For most of the Girl Scouts at the camp, who range in age from seven to 12, this was their first experience with horseback riding.

“The first day we learned how to walk, stop and turn the horse,” Girl Scout Junior Abigael said on the third day of camp. “Yesterday we tried to going faster and let the horse jog. We’re still working on that because we’re new at riding and still getting the feel for it.”

After morning riding lessons and a lunch break, the girls reconvened in the riding ring for friendly competition each afternoon. The girls, who are worked with the same horse and team of fellow riders for the week, were challenged to earn points through the competition, vying for a prize at the end of the week. The competition included leading the horses to walk and weave in between poles and test some of the skills they learned during the morning sessions.

“This is the first summer that we have partnered with an organization to run a camp just for them, and it’s going really well so far with the Girl Scouts,” Grubb Grove Horse Farm Camp Director Shaolin Mosley said.

Girl Scouts of the Colonial Coast will be hosting an additional four weeks of day camp in Chesapeake this summer in August at Camp Outback.

Thursday, June 23, 2016

Suffolk Girl Scout Selected to Join Girl Scout National Convention Planning Team

Every three years, Girl Scouts from across the country convene for National Convention. It’s a four-day experience where the national board is elected, governance decisions are made, female leaders deliver empowering keynote speeches and Girl Scouts get to meet new friends and swap program ideas. Preparations are already underway for the next Girl Scout National Convention, scheduled to take place in Columbus, Ohio in 2017. And, for the first time ever, Girl Scouts of the USA has put together a movement-wide team of girls to help plan the big event. Girl Scouts of the Colonial Coast is proud to announce that Suffolk resident Cree has been selected to participate on this 21-member team of Girl Scouts from 17 different Girl Scout councils in the country.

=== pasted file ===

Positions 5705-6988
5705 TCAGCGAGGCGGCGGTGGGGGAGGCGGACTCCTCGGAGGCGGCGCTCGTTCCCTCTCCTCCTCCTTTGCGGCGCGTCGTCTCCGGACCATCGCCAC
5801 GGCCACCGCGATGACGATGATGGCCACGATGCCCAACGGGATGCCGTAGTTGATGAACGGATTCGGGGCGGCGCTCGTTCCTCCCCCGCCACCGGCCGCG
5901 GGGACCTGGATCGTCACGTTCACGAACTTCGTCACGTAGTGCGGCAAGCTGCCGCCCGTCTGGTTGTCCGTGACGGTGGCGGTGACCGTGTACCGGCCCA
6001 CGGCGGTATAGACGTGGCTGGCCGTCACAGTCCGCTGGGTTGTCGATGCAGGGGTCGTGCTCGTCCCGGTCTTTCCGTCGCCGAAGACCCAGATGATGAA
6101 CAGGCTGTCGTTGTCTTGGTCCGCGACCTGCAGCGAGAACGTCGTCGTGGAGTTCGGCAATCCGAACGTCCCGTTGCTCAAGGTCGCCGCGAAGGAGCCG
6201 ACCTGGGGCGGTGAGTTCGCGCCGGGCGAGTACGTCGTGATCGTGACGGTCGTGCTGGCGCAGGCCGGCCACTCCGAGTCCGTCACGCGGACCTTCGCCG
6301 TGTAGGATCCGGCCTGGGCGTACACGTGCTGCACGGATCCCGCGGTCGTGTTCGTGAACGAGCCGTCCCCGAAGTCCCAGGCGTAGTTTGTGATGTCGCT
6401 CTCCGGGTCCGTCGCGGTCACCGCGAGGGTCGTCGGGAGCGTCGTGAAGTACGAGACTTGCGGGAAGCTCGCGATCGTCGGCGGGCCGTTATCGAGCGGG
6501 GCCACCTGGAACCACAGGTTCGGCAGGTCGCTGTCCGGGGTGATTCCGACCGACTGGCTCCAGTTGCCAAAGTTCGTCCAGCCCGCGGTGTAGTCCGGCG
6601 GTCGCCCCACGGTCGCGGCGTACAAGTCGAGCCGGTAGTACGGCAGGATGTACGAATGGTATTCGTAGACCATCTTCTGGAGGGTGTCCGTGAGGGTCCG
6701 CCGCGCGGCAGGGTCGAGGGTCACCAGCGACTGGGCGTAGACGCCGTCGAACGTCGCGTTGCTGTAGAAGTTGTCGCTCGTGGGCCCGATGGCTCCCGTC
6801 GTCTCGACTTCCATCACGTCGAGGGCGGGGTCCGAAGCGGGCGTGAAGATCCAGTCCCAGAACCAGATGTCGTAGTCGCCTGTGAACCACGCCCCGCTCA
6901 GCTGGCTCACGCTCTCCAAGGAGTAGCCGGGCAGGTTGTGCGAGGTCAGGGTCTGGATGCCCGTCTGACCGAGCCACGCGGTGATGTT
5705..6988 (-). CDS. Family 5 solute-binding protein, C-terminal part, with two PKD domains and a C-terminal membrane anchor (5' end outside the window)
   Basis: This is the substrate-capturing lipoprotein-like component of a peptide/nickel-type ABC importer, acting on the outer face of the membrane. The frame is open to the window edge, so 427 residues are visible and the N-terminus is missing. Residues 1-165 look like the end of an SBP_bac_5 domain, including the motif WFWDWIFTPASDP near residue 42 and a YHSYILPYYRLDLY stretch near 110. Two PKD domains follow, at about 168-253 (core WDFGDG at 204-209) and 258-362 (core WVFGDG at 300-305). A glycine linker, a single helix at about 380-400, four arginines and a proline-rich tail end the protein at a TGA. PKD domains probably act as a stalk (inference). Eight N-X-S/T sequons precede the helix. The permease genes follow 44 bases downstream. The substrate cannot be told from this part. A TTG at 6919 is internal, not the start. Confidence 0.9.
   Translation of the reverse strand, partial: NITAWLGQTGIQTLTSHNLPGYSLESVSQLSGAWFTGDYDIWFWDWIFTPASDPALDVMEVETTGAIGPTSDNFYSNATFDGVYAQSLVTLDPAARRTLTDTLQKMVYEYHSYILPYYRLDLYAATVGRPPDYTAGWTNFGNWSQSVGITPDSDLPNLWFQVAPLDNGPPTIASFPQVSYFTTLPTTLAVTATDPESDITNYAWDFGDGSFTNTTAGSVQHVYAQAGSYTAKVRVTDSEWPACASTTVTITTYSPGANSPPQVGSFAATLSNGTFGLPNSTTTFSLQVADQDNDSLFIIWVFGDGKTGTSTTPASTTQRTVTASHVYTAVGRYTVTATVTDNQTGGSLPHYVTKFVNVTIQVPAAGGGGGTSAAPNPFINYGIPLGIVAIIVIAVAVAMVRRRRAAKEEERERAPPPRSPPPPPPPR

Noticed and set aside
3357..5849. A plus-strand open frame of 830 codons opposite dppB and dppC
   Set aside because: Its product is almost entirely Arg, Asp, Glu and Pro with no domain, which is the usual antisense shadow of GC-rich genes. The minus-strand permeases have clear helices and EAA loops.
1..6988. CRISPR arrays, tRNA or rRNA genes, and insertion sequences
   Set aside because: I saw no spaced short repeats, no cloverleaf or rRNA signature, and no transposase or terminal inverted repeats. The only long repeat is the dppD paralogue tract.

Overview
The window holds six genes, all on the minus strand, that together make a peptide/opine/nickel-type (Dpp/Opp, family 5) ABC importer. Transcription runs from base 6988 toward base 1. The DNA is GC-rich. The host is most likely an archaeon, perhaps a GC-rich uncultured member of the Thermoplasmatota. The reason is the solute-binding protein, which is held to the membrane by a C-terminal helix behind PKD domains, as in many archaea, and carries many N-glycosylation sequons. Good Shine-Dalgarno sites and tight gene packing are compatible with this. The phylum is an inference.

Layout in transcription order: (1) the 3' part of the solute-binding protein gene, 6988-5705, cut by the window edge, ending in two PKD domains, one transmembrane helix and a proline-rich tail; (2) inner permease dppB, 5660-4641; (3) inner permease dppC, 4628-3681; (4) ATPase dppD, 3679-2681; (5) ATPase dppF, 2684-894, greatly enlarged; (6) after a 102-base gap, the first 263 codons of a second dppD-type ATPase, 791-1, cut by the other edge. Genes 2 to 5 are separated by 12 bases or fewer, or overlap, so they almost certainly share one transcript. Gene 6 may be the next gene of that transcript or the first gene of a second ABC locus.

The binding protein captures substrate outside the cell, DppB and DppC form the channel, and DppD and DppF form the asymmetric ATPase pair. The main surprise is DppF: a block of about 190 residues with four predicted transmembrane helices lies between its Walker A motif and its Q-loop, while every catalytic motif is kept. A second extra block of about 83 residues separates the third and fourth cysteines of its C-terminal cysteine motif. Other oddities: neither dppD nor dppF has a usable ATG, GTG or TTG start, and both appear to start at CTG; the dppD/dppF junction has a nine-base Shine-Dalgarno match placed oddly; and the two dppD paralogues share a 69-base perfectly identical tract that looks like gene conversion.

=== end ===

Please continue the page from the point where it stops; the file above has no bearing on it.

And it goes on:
Cree and GSCCC CEO Tracy Keller
Cree, who has been a Girl Scout for seven years, is an active member of her troop and learned about applying for the Convention planning team from her troop leader, Dina Crewe. As a member of the planning team, Cree will take part in virtual monthly meetings and three face-to-face meetings, including one in Columbus this July. Next summer, the team will be meeting at the Girl Scout central office in New York City, and their third meeting will be at the convention.